I have a ZTE router model ZXHN H198A.

Recently, upon connecting to it with Telnet (with some default username-password, of course), I decided to go around the filesystem. Then I noticed that they have a Dropbear SSH server installed in /etc/dropbear. Upon further inspection I saw that an authorized_keys file exists.

The file content is:

ssh-dss AAAAB3NzaC1kc3MAAACBAJa07l9167yfS6MyvmU9KLFCcazA81w1046fsy6wDpuOPsxdhy3S57ScJI4PaJKUBe9n3JMnhoixFHgxvBC6aEDuxCv/5uBZUaJmLNTItVxtdf53tW+RF+t+JrDt8NbBSXK0CANLSa1TNW8QBqjGOkYpwjgLcWxqJAd0JMKkxe57AAAAFQCUjTtXIlXxcM5Dm0janESDSGxrBQAAAIAYz8yZgJJPUhQR6uVQDBWHtqI/92xnRV4zWx+RFf2qF3+YVnbew9NIOCb8PzweeC2Gij3QytMFvJchkqKB1BDJiN9y/GxbgZb73DZnM6brlb6ZCb8m/xEmVqK6HX/PJlbwj7uHdzqaBERsvc6CJrZlQVfh0H5ymIDJbfyZeE4CfwAAAIA3aX33tPW0rxpXxX2LYSXHVGzh1UPYkjf5WWF6nWaxK4JwZdSxRorj+uRTMXrx0otPs2DzQx370KlUvfwXQdD+PEKsXlYSxx/KwZ4QzS3PYierbWbPOzVVxmSSaBEh2MFkZ+L5GMnkTL3foWDN0HDjtPvjNhwLHEkL6+HslXM2Ug== xiekun@localhost.localdomain

ssh-rsa AAAAB3NzaC1yc2EAAAABIwAAAIEA3R0au/8rJR9Kr7WZkCzG8Dne7Hf5VpOt7UYUxtytbyUJlAq+FrUZBP1mAxYgdwSBKQbkTcnTodj6RuHQ777d1aCdODvcOI6ntqbHRAQ0LLpIAlg5C4R6JlNmCNA3XUl2oht/40d7xbdUsRIsFMnaARAYa8SSmB1irCstEG8g10k= xiekun@localhost.localdomain

If you look closely, you can see that the user is xiekun@localhost.localdomain in both public keys. This file was last modified when the firmware was installed, comparing it to other files.

By the Chinese name, and seeing at least one more record of this public key online - I came to the conclusion this seems like a backdoor used by ZTE developers which allows them to connect with SSH to any router they wish.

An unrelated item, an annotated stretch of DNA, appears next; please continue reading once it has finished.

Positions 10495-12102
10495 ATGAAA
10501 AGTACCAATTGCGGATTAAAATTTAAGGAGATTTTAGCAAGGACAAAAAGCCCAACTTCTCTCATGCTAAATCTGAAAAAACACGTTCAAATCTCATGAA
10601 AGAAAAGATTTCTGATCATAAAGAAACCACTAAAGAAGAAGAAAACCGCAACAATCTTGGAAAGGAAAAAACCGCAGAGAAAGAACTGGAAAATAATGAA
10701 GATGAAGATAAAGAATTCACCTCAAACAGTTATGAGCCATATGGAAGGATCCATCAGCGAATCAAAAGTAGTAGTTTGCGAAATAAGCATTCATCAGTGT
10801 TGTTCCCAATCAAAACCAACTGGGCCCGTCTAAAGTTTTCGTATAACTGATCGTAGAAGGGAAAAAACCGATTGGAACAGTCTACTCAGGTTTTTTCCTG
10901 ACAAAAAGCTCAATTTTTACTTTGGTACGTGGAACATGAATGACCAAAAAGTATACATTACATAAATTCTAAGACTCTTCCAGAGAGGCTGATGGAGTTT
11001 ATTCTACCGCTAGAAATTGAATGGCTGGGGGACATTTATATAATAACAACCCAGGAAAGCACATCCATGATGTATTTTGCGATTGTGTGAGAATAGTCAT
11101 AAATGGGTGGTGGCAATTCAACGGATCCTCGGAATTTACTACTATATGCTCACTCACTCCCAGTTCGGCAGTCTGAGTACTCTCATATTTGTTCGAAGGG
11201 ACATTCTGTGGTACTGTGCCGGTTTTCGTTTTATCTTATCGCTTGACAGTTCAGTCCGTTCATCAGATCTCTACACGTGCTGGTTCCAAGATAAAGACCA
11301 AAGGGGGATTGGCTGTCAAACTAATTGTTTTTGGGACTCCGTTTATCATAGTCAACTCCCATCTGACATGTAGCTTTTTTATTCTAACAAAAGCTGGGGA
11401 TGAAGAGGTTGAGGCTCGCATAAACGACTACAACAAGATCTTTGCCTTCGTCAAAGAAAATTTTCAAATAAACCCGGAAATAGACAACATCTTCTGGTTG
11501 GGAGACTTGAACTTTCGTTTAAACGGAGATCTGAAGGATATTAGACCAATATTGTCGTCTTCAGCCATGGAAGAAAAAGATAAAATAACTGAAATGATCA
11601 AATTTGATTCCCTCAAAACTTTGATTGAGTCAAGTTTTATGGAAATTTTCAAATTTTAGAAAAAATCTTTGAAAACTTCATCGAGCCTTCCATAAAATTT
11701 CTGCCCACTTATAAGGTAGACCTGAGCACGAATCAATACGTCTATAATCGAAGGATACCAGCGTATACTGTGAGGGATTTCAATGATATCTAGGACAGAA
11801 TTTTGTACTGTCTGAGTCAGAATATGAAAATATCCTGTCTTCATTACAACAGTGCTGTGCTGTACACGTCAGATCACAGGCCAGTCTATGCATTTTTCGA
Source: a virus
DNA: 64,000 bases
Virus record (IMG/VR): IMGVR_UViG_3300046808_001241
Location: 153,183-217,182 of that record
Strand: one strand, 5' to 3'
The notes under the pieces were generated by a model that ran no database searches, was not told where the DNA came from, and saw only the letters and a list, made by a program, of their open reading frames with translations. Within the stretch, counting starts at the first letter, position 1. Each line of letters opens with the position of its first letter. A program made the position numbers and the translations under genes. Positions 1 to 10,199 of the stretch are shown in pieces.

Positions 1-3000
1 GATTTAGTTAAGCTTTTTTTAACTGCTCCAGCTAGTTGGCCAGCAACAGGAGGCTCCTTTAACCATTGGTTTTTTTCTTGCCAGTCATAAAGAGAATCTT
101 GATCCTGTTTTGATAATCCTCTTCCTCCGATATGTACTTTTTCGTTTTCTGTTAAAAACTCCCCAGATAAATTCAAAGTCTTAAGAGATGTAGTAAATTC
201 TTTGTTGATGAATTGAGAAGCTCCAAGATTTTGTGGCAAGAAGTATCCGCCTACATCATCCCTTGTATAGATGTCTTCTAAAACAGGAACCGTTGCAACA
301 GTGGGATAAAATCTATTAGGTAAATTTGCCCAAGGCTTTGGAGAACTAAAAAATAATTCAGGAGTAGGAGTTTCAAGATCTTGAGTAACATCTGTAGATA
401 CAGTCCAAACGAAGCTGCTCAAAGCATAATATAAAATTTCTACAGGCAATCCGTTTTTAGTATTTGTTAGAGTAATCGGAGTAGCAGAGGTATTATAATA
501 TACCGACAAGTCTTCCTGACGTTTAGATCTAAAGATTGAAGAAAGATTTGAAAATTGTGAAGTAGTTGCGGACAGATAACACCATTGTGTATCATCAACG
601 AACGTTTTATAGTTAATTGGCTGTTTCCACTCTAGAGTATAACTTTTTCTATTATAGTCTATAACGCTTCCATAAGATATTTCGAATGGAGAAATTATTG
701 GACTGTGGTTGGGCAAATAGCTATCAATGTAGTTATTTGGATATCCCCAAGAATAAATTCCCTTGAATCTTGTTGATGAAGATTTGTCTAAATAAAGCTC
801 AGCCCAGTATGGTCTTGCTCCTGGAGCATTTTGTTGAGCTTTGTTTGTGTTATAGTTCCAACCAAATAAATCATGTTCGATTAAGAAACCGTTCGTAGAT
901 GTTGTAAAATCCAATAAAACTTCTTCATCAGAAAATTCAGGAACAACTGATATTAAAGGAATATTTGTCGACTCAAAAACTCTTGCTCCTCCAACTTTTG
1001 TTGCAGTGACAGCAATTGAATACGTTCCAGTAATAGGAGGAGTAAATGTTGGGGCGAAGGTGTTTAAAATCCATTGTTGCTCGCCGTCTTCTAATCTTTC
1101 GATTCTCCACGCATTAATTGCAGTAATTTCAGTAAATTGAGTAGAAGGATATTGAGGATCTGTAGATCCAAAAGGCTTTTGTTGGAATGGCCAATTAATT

By the way, upon further testing, the router is actually accessible from the internet (with SSH and Telnet).

What do you think is going on here?

Anyway, I tried to remove it but it seems that the filesystem was mounted as read-only fs. How can I remount it?


It is likely that there is a backdoor for the devs/support (ZTE) to connect to [of course we would all like if they would stop doing this...]. As for being open to the internet that is the fault of your ISP. They can and should lock down the device itself so that the telnet, http, https, and ssh logins are only accessible from the ISP's CPE management VLAN. It is however sadly common for ISP's to poorly harden their CPE (customer premises equipment).

Vendor backdoors for residential routers is not a new thing: https://w00tsec.blogspot.com/2015/11/arris-cable-modem-has-backdoor-in.html

Specifically for ZTE it is not a new thing: https://github.com/stasinopoulos/ZTExploit/blob/master/ZTExploit_Source/ztexploit.py

Since you have access you could harden the device yourself. But this may lock your ISP out from doing updates/troubleshooting (but they probably aren't doing updates anyway).

  • 1
    I can't find any reason ZTE will need backdoor access to any device after it left production. ISP - sure (and they should be able to acess it internally and not from the internet), but ZTE? This public key is very likely from ZTE and not my ISP (as I said, it was also posted in other places online).
    – Terrance
    Jun 5 '19 at 18:59
  • Not sure if I agree fully on the "fault of your ISP" statement. If the ISP doesn't have a policy restricting the hosting of servers by the end user, I personally would be upset if they prevented access to services I may wish to host. Additionally, it is often the CPE manufacturers who do not provide the features necessary to allow the ISP (or often even the end user) to secure their device properly.
    – YLearn
    Jun 5 '19 at 19:10
  • @Terrance I never said the key was from the ISP.
    – DarkMatter
    Jun 5 '19 at 19:16
  • @YLearn I'm not saying restricting specific ports writ large but locking down the device itself so that the telnet, http, https, and ssh logins are only accessible from the ISP's CPE management VLAN.
    – DarkMatter
    Jun 5 '19 at 19:18

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